How Warranty and Training Options Impact Equipment Purchasing

How Warranty and Training Options Impact Equipment Purchasing

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Whether leased or bought, the responsibility to maintain cleaning equipment falls squarely on the BSC. This is where equipment renters have the advantage because they never have to think about maintenance, downtime or loaner programs. 

Both leased and bought equipment come with manufacturer’s warranties. But be warned, warranty agreements only insure against product defects. They don’t cover normal wear-and-tear items or damage due to misuse.  

“The first question I always get is ‘Is it still under warranty?’” reveals Allen. “Maybe. But the warranty doesn’t take care of frying the circuit board or blowing out the motor because the operator vacuumed up water.”  

Because accidents happen, distributors strongly suggest buying the service contract when both leasing or buying, and conducting proper training with frontline workers. Workers should still treat the equipment with care and perform daily maintenance like emptying solution tanks. They should also maintain batteries and brushes to spec, but opening panels and turning wrenches is another story. Even the most experienced maintenance tech might accidently void the warranty or use uncertified, third-party replacement parts. 

“I’m a big advocate of a preventative maintenance program,” says Schneringer. “Lease or buy, we want the customer to get the full life out of their equipment.” 

Still, an equipment loaner program hedges against unexpected downtime. But Allen offers a few caveats on loaner programs. He stresses that loaners will be comparable, but not necessarily the same piece of equipment.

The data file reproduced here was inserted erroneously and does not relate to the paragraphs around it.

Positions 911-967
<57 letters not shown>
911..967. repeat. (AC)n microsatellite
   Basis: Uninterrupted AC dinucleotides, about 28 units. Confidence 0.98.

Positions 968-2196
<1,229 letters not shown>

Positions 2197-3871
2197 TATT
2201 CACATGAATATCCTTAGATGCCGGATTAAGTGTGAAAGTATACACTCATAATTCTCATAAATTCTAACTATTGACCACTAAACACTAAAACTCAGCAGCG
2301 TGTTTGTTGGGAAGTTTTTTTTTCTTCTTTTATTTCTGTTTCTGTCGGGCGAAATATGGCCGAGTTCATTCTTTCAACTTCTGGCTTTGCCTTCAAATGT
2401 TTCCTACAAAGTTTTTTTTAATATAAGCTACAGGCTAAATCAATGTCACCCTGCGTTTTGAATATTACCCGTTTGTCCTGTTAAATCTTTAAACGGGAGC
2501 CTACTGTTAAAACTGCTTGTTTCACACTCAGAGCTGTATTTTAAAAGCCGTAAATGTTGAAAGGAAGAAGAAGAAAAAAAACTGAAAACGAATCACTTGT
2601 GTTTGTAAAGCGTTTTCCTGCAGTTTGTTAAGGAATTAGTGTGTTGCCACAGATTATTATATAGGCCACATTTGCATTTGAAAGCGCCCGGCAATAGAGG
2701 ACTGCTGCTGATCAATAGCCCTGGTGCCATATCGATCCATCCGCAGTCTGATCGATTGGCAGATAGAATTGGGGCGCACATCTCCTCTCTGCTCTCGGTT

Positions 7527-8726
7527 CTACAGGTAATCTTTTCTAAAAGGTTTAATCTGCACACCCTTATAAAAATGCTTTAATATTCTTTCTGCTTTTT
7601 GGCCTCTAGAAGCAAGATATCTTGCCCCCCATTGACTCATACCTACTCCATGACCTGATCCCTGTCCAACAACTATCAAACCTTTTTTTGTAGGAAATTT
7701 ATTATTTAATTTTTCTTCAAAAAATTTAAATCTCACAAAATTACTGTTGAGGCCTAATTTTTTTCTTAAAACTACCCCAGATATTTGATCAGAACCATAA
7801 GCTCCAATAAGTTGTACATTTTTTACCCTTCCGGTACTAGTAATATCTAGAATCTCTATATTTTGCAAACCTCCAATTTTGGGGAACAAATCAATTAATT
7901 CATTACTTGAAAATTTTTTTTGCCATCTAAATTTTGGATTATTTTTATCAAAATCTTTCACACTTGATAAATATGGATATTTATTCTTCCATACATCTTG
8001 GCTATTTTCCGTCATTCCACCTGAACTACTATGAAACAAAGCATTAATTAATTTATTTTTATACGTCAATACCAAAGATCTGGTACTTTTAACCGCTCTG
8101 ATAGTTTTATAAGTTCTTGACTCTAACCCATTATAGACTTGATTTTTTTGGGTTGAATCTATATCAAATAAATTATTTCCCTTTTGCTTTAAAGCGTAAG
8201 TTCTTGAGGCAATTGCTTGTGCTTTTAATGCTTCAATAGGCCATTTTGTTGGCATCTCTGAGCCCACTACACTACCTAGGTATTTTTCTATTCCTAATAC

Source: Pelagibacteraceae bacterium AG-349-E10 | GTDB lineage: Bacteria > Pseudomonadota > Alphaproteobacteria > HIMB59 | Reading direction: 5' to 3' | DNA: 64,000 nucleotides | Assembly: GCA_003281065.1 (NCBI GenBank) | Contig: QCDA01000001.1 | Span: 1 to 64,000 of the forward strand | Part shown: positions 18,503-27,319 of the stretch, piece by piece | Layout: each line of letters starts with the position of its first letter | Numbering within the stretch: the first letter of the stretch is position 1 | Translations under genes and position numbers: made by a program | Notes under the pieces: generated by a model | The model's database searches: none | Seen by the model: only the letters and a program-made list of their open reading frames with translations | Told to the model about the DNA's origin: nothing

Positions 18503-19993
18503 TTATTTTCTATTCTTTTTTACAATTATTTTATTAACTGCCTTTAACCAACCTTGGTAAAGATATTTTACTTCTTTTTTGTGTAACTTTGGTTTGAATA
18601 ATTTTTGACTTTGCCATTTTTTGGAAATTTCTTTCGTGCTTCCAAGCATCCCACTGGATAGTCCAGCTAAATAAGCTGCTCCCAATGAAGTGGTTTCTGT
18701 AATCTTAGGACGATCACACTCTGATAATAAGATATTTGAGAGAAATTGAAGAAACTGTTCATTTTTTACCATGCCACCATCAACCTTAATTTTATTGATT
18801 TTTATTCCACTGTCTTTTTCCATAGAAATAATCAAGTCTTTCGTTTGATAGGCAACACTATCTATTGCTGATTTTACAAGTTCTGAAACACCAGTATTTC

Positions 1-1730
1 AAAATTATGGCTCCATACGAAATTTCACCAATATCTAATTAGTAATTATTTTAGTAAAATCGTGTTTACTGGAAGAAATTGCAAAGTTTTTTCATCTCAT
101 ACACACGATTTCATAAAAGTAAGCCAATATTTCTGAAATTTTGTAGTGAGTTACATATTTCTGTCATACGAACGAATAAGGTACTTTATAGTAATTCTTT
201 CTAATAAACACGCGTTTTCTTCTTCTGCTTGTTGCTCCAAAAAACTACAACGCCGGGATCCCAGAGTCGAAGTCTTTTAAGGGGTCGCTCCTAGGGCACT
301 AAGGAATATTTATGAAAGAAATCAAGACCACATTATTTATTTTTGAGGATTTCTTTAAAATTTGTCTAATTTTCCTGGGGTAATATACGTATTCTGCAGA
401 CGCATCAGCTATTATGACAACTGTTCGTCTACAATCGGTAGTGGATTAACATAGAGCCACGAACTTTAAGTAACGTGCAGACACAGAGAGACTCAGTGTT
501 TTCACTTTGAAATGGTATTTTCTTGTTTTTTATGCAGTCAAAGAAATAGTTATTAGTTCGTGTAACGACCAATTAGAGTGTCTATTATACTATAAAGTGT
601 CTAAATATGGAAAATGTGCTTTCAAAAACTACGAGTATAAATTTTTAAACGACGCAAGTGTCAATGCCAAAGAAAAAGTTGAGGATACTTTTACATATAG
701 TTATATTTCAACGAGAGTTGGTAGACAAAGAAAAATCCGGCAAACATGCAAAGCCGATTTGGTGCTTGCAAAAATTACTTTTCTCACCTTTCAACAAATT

“You might get a walk-behind autoscrubber instead of a ride-on type,” he explains. “It’s not exactly the same but it’s still better than slinging a mop.”   

Training Adds Value 

When deciding whether to lease or rent, BSCs should take equipment training into account. For example, training for a single purchased machine is often a one-time affair.  

“If someone bought one piece without a service package, there would typically be one training session and that would be it,” says Allen.  

On the other hand, leasing contracts for a fleet of equipment often calls for yearly training sessions.  

But as the cleaning industry continues to grapple with challenges like the seemingly never-ending labor shortage, Allen sees training schedules changing for customers looking to lease or buy. The evolution to more advanced cleaning equipment is also accelerating that change.  

“There are fewer people doing more work, so training has become an ongoing part of the relationship,” says Allen, noting that in the last year he’s often training the same people on multiple machines or showing seasoned, veteran cleaners how to use advanced technology. “Whether leased or owned, BSCs should expect their distributors to base training sessions on the needs of the staff, not the equipment,” he advises.  

For Schneringer, leasing or buying doesn’t change the training calculation.  

“Some companies lease, some buy, and some do a little of both. Either way, we want to offer our expertise and make sure workers know how to use and maintain the equipment,” he says. “A distributor has that flexibility. So, it makes the most sense for a BSC, from both a financial and a service point of view.” 

Pancero agrees that add-ons like training and loaner programs could be enough to tip that risk/reward calculation one way or the other. He also suggests minimizing the number of equipment suppliers used and building just a few strong relationships for better leverage.  

Finally, Pancero urges BSCs to lean on the sales rep and their quoting process.  

“Ask them to write up the contract as a lease and as a buy for comparison,” he says. “Show these to your accountant. If an offer sounds too good to be true — it probably is.” 

While rarely an easy decision, a BSC should always take a deep dive into the budgeting, warranty and training considerations on key equipment — no matter what the final choice is on adding it to the fleet.  

Amy Milshtein is a freelancer based in Portland, Oregon. She is a frequent contributor to Contracting Profits. 

previous page of this article:
Buying vs. Leasing Equipment: What You Need to Know




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